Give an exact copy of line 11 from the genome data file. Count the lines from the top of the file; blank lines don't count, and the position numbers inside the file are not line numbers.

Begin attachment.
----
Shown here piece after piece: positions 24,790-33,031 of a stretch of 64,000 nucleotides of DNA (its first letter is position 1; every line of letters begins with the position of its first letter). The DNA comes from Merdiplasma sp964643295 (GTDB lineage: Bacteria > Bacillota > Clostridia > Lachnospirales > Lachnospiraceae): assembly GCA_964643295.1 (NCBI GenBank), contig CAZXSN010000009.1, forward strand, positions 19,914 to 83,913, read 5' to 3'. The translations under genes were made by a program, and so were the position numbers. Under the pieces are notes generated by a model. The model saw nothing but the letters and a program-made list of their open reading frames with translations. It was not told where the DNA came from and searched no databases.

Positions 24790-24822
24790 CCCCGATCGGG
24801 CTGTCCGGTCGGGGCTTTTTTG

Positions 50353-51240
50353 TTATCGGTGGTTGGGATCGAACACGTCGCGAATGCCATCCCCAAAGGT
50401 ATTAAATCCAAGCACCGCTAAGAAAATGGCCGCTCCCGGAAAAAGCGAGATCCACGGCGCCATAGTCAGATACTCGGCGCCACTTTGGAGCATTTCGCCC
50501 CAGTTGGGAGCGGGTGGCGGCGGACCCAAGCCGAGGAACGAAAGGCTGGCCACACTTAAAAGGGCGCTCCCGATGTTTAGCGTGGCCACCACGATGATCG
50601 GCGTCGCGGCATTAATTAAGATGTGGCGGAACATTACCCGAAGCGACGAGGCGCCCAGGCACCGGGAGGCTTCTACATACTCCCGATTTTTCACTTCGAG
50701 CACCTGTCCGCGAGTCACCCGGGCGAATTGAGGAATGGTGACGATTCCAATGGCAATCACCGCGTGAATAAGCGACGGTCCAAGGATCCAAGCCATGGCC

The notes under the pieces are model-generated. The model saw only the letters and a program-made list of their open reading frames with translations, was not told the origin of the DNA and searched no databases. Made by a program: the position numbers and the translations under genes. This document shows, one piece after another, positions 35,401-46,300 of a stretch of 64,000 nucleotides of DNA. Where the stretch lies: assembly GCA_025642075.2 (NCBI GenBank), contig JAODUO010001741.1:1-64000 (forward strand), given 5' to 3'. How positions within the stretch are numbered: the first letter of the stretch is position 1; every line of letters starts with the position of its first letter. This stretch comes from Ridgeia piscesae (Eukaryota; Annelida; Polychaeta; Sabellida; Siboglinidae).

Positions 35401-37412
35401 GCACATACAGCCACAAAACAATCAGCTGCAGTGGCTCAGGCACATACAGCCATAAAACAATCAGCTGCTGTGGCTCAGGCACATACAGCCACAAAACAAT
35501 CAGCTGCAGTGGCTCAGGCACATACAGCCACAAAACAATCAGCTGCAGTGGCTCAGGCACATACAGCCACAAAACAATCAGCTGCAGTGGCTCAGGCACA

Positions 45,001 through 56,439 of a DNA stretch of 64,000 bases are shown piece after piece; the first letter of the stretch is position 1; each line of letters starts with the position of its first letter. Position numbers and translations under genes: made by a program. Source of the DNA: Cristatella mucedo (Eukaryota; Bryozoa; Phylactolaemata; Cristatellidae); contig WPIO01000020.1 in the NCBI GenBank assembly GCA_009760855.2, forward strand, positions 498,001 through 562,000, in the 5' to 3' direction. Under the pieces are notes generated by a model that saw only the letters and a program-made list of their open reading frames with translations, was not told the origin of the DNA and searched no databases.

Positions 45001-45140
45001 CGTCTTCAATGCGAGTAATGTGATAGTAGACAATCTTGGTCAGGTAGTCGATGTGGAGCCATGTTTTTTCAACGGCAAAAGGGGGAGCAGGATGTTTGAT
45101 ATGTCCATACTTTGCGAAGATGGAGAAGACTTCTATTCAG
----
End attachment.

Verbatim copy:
The notes under the pieces are model-generated. The model saw only the letters and a program-made list of their open reading frames with translations, was not told the origin of the DNA and searched no databases. Made by a program: the position numbers and the translations under genes. This document shows, one piece after another, positions 35,401-46,300 of a stretch of 64,000 nucleotides of DNA. Where the stretch lies: assembly GCA_025642075.2 (NCBI GenBank), contig JAODUO010001741.1:1-64000 (forward strand), given 5' to 3'. How positions within the stretch are numbered: the first letter of the stretch is position 1; every line of letters starts with the position of its first letter. This stretch comes from Ridgeia piscesae (Eukaryota; Annelida; Polychaeta; Sabellida; Siboglinidae).